Talk to me: reflective listening.
If it feels a struggle for you and your partner to talk to each other, if, whenever you do, you both feel unheard and misunderstood, it might be time to try some reflective listening. It's a method I use with couples to help them learn to communicate better with each other.
Put simply it goes like this; first you decide what you're going to talk about. Then you decide who's going to start. If it's your partner they start by saying something. You listen. When they stop you don't respond. Instead you repeat back what was said to you in your own words. Not what you like or dislike, agree or disagree with. Not a defence of what you feel unjustly accused of. Not some biting riposte. Just your understanding of what's just been said to you.
To this end it's important that your partner gives you a bite-sized chunk to digest. So not a five minute rant, just one or two minutes max to begin with. You can say when you've heard enough. Once you've shared your understanding and your partner says 'yes you've got it' then it's your turn. If they feel you've missed something they need to tell you what it is. This is not an opportunity to add things they forgot to say, simply to say again whatever they feel you didn't get first time round. Again you repeat what's been said until they feel you've got it. Finally it's your turn and the process repeats itself.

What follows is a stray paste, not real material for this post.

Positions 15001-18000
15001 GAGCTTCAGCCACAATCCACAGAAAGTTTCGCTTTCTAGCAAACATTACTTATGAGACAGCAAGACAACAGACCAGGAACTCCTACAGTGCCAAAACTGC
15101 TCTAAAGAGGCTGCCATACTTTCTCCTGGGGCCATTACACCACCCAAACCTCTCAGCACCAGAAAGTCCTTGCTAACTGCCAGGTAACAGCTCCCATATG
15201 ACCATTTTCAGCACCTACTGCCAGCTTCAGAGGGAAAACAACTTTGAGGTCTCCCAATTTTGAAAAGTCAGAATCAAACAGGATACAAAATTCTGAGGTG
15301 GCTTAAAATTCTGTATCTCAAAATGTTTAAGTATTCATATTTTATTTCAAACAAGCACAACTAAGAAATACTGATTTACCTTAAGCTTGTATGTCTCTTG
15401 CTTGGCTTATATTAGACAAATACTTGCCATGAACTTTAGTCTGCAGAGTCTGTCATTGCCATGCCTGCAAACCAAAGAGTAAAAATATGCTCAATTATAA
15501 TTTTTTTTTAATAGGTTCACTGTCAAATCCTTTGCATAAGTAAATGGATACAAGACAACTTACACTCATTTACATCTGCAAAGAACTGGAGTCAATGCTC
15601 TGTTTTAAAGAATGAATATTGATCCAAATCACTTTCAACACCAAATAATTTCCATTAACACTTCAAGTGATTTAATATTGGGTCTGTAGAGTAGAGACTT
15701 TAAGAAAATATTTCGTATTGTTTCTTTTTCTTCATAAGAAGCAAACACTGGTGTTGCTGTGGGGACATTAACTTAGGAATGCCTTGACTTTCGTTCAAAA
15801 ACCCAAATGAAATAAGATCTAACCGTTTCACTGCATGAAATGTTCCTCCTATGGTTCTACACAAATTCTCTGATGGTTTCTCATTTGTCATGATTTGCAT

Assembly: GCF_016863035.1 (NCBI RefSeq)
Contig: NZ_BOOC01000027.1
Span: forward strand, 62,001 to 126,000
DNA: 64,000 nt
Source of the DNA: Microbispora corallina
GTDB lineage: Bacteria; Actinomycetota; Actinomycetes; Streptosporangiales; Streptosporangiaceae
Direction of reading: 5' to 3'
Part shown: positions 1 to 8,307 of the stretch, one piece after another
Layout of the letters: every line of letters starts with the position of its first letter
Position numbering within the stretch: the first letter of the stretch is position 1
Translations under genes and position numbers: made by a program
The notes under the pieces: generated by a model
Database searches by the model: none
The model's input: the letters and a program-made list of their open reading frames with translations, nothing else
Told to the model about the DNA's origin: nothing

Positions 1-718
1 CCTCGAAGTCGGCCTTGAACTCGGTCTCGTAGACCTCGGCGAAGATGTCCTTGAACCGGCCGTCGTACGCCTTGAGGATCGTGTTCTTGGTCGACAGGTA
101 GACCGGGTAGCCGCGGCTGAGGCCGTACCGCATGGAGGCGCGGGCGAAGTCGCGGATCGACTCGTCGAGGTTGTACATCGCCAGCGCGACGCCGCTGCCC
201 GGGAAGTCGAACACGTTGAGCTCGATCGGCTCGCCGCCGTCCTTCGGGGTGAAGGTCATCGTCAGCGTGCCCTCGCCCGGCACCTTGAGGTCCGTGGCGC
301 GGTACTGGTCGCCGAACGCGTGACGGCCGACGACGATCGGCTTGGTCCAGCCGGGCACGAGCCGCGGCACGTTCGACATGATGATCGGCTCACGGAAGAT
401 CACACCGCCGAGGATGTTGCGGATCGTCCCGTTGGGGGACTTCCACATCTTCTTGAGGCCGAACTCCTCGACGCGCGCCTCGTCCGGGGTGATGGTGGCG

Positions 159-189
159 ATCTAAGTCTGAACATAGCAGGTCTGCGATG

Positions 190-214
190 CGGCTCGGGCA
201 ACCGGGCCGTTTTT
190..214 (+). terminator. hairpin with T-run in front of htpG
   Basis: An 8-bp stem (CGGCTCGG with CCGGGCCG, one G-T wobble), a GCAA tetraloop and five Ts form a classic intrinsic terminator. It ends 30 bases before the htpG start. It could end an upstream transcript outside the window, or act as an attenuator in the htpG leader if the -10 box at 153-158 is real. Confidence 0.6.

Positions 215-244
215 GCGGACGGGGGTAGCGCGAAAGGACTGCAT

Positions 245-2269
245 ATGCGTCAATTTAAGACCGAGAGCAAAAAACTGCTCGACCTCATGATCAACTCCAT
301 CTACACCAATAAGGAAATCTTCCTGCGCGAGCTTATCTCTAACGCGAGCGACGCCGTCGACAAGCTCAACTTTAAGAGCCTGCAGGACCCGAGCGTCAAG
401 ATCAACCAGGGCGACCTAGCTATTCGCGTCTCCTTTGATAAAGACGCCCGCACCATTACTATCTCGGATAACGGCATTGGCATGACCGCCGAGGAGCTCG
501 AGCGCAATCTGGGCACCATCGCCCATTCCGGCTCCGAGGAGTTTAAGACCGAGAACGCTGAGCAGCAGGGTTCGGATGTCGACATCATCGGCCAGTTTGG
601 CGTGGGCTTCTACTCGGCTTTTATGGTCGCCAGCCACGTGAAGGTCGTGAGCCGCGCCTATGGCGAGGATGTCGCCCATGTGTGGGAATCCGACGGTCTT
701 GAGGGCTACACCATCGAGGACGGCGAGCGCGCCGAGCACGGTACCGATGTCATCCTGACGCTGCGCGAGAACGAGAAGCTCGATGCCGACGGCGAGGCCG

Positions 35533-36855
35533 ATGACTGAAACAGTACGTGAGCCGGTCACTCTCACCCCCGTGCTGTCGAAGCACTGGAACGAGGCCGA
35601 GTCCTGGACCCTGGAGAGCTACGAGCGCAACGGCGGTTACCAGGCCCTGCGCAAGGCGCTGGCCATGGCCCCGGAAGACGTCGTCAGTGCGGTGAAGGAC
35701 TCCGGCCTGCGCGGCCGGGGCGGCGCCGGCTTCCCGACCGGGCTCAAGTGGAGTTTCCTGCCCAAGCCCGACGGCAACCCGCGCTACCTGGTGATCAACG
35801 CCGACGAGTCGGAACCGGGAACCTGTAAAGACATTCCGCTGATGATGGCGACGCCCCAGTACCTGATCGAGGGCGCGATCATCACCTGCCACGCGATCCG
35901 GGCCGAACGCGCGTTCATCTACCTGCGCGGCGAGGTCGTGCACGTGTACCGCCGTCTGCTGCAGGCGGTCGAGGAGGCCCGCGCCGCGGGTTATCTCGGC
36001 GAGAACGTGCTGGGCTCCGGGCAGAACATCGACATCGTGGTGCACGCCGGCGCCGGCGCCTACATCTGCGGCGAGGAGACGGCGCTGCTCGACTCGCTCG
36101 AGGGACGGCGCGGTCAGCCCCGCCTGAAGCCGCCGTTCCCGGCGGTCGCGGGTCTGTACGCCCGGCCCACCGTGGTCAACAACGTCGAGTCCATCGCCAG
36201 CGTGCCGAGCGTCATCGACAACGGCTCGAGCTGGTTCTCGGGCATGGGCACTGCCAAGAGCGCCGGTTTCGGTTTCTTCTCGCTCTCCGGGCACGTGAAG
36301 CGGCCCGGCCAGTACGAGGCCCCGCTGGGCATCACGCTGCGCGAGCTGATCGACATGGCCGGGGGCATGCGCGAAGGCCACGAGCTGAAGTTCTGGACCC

It can feel like painstaking, artificial and frustrating work at first but it gets easier with practice I promise. And it's worth it. For a start the dynamics of arguing slow right down which will help with listening.
I suggest people make appointments with each other to do it as often as is feasible within their lifestyle - so 5 minutes a day at 7.30am, 15 minutes a week Weds at 10pm whatever feels realistic. Because when couples work at it regularly they can find that in quite a short time they both begin to feel heard and understood by each other. Which doesn't mean you necessarily agree but the sense that your partner has listened and gets you, even if they still feel you're wrong, will support the endeavour of working together to resolve your differences.